With most surveillance footage it's pretty easy to spot what's going to happen next: the customer will pay for their items, receive change, and walk out of the store. Unless you're watching it on the internet. Then, a car will drive into the storefront or a botched hold-up will occur.
Very well said. Nothing cures arrogance like being a beginner (which we all are at something).
As tablets and computer-phones flood the market, the headlines read: "The Personal Computer is Dying." But they are only half true: an artifact of the PC is dying, but the essence of the PC revolution is closer to realization than ever before, while also being closer to loss than ever before.
Yes, but old ones flicker all on their own in a whole variety of migraine- and seizure-inducing ways. Typically the "ballast" is blamed, but now I know to blame the CIA
cylonlover writes "When we think of remote control cars, we generally think of scaled-down vehicles that can easily get caught up underfoot. Not so Chinese automaker BYD, which has upsized the remote control car with the release of its Su Rui model in China. The mid-size family saloon that seats five includes Remote Driving Control technology that allows the driver to get out of the car and drive it using the included remote control 'key.'"
It's simple: you just remove all the parts of the mountain that _aren't_ a telescope, and you're left with a telescope!
My partner got caught by one of these bill collector scumbags. They just troll through credit histories and call folks with delinquent balances and browbeat them into giving them a debit card or checking account number to "settle" it. Any amount of verification will show that they have nothing to do with the debts they're trying to collect (which we, thankfully, did). Very frightening experience.
Oh, so it's just the slippery slope fallacy: "seizure of internet domains now = legislators will do anything for political leverage at the expense of US customers and suppliers" Yes, SOPA is misguided. It does not mean the US Congress has a death wish for our country, but rather they are bumbling, and largely paid-for, fools.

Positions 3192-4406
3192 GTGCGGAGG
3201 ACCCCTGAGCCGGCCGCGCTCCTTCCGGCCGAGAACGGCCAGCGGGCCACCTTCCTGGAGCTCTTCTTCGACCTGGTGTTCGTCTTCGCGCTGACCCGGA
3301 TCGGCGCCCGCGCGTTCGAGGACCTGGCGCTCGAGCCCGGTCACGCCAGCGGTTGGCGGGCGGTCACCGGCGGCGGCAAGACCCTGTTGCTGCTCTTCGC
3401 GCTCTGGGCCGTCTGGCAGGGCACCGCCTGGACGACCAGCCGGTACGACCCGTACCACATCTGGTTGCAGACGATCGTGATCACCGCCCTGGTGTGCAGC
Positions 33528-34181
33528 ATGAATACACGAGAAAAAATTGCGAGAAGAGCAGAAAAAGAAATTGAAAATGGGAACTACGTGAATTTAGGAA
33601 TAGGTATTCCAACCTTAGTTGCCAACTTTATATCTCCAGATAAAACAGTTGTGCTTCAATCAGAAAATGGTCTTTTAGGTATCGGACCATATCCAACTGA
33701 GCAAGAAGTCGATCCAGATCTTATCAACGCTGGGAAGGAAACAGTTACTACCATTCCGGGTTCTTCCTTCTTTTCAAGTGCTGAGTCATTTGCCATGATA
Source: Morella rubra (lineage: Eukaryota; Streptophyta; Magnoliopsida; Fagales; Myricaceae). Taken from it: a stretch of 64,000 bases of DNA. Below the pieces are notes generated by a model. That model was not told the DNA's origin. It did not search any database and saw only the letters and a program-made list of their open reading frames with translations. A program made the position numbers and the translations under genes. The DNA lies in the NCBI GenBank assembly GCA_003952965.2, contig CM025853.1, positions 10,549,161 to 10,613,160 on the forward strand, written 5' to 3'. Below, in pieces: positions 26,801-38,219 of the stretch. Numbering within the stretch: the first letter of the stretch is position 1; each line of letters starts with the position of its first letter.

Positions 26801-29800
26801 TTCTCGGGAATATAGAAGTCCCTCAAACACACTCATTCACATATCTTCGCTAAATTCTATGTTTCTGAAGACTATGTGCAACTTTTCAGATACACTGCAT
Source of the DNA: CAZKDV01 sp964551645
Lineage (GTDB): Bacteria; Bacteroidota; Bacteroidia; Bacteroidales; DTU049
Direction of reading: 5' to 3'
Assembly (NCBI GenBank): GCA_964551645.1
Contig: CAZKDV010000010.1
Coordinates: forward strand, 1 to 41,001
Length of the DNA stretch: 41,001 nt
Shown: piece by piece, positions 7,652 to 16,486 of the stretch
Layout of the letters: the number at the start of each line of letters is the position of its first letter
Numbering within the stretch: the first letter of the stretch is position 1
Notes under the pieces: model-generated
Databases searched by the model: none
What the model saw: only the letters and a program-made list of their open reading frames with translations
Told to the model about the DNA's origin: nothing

The real problem, as I see it, is the "accusation = guilt" and extra-judicial enforcement methods of these laws. It just floors me that our congressmen, sworn to uphold the constitution, thinks that laws where all you have to do is file some paperwork and "poof" the website gets blocked without having to present compelling-enough evidence to a judge under penalty of perjury (and with oppposing counsel's arguments) for him or her to issue an injunction to block the DNS entry. It shows they have absolutely no respect for the Constitution or even knows what "rule of law" means.
And this is the brainwashing the AMA has done to us in the last century.
Sure, but "deservingness" is rather subjective. Which is why it's good to get a diversity of opinions, so you can find the organization that _you_ find the most deserving.
rstory writes "I seem to be hearing about more smash and grab thefts lately, from low-tech purse snatching to thieves after laptops and cameras. Bold thieves are even snatching stuff in church/day-care parking lots in the 5 minute window while a parent goes in to pick up their child. I often drive around with my laptop, and want to find the best way to protect against theft. Besides the obvious 'don't leave equipment in the car' solution, what else are people doing? Right now I just use a regular backpack instead of a fancy laptop case. I don't have a trunk, so when I leave the car I put the backpack on the floor of the back seat, sometimes throwing other junk on top. The only interesting thing I've found while googling is a couple of 'anti-theft' backpacks which have wire mesh to prevent cutting them open and a (thin looking) cable for securing to a stationary object. What do you do to protect your gear?"
cramco writes "Moments ago, a U.K. software company announced at the Professional Association for SQL Server (PASS) conference in Seattle that it would send a lucky contestant to space. The sponsors, Red Gate, is holding a five-week DBA contest with the winner getting a trip to space. Why? And why put them through five weeks of quizzes and technical challenges presented within B-movie-looking videos involving rubber Martians, small dogs, alien body parts and one of their own acting very strangely? Well, as any developer knows, DBA stands for Don't Bother Asking."
I don't normally find such slant in Slashdot summaries (except when it's pro-open-source, obviously, which is part of the reason I come here). Using the word "illegal" and "criminal" repeatedly to describe one side of a labor dispute is just beyond the journalistic pale. I know this is "citizen journalism", but it doesn't have to read like some anti-union blog.